Now up until that point, 8 episodes in, we have heard that Lacey has a sister, but we never actually see her. For awhile we never actually saw her mom either until she popped up briefly – played by the fabulous Robin Givens – in some episode or another. A divorcee, I believe *eyeroll* single parent *sigh* raising a teen on her own. The predictions about if/when we see Lacey’s father were spot on, and something I’ll leave you to read all about in the above link.

Note: That we have seen the parents of Jo (the white female character of the trio), and her home life is pretty well fleshed out. Danny’s is too to some extent, and since he is supposed to be the main focus/catalyst character, that should be par for the course. That Lacey and Jo are not equally fleshed out in that area is worth noticing.

Now, back to the Invisible Sister Clara.

She, at the beginning of the show is twelve years old, as she is celebrating her 13th birthday in this episode. I’m guessing she isn’t yet in high school, hence some kind of explanation as to why we never see her and Lacey (or them and her mom??) interacting on screen. Not buying it, tho, no ma’am!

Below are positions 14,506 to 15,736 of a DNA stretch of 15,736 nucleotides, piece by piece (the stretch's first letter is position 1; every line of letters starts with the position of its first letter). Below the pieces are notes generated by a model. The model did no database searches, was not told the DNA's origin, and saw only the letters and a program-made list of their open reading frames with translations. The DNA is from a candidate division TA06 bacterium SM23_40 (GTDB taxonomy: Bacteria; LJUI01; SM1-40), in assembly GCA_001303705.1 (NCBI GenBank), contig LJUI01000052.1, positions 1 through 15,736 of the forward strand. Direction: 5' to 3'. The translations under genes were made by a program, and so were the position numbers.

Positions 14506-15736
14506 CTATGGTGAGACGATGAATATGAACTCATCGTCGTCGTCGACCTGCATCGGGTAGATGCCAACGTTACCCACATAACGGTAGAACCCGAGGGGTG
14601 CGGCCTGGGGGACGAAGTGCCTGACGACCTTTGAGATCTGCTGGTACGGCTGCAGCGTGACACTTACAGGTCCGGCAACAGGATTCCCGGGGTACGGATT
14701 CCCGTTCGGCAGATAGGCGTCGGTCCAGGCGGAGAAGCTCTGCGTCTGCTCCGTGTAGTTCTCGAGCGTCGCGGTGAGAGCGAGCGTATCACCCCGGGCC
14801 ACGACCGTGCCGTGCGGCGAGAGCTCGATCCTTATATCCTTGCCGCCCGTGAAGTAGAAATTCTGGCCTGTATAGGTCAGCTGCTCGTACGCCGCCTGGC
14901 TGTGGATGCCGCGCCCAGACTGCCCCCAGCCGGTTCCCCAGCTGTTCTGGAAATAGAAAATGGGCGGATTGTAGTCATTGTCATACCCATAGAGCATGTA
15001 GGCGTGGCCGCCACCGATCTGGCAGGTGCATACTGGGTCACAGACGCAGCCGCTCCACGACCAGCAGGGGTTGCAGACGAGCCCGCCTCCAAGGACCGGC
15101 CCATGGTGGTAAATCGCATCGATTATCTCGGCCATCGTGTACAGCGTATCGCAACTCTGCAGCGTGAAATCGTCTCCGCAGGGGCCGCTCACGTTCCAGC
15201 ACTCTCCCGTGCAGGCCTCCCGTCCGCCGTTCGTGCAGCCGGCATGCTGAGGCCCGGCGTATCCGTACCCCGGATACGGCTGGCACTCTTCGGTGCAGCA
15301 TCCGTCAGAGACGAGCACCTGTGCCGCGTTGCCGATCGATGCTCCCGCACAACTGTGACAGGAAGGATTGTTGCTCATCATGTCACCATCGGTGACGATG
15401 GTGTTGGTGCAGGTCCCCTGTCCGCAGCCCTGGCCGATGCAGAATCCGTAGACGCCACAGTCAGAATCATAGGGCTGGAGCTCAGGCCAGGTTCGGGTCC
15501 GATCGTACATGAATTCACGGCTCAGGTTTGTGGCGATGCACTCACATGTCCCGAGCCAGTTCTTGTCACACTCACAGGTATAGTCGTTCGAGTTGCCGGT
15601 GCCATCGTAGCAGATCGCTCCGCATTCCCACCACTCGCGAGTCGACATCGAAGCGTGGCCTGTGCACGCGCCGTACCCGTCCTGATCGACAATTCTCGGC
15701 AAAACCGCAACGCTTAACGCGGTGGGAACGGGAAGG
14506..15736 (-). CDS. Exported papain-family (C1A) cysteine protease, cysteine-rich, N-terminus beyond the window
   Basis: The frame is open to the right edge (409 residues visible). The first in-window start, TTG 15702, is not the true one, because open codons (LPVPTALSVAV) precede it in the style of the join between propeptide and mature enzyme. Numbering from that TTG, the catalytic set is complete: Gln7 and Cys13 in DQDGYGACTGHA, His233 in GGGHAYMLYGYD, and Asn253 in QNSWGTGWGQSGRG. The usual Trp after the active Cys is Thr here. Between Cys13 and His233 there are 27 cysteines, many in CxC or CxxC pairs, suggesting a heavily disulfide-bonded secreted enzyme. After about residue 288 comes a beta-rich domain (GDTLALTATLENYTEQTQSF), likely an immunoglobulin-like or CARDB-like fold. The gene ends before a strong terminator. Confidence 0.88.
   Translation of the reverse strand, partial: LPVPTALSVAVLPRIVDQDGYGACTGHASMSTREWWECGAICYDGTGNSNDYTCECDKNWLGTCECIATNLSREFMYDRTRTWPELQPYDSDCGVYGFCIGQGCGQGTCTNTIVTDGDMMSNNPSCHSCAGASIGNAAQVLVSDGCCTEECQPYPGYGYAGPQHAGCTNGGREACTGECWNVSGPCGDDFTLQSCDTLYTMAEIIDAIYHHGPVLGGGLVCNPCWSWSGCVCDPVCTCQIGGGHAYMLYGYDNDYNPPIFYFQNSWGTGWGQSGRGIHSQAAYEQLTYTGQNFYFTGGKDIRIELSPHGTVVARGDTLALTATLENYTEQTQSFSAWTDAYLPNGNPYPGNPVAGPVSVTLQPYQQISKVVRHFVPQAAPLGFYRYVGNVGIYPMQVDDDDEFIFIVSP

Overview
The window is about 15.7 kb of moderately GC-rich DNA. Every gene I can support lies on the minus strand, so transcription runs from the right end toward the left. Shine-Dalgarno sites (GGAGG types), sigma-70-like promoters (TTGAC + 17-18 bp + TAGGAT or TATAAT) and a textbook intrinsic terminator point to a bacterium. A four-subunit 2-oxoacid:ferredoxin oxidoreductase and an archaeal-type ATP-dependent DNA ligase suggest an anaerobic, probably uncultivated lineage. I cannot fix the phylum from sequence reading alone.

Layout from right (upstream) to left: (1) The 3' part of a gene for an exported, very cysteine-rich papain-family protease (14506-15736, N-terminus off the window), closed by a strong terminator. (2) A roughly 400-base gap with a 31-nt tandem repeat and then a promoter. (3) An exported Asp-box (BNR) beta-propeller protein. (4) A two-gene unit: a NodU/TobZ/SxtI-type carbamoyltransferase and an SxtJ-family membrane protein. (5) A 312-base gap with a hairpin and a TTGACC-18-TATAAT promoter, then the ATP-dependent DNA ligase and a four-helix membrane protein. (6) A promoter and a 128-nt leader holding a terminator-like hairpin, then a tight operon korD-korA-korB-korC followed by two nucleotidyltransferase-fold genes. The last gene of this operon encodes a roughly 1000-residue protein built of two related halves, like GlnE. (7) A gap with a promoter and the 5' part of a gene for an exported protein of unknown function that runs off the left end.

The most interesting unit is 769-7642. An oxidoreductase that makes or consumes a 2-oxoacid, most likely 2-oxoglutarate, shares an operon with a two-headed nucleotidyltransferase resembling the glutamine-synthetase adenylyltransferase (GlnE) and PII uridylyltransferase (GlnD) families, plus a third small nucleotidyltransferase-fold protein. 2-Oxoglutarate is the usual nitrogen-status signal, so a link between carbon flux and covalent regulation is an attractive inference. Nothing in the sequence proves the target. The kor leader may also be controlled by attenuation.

But. When. You. Have. Damn. Near. A. Whole. Episode. Taking. Place. At. Her. Birthday. Party. And. She. Is. Never. Seen……

You really have to start wondering.

I kept waiting and waiting to have her pop up and hug Jo like her mom and dad did, or have the camera pan over to show her playing with her friends – but no Birthday Girl.

They couldn’t have found not one cute as a button Black girl to cast even if it was a non-speaking part – shown blowing out her candles, waving to Jo and her sister across the backyard lawn – anything??

And what a way to fail at wonderful opportunity to highlight a young Black girl going for her dreams in gymnastics. Sound familiar? Remind you of anyone?? No scene of her doing some flips on the beam at her high powered gymnastics training camp? Nothing? There is so much fail here, that I am rather incoherent.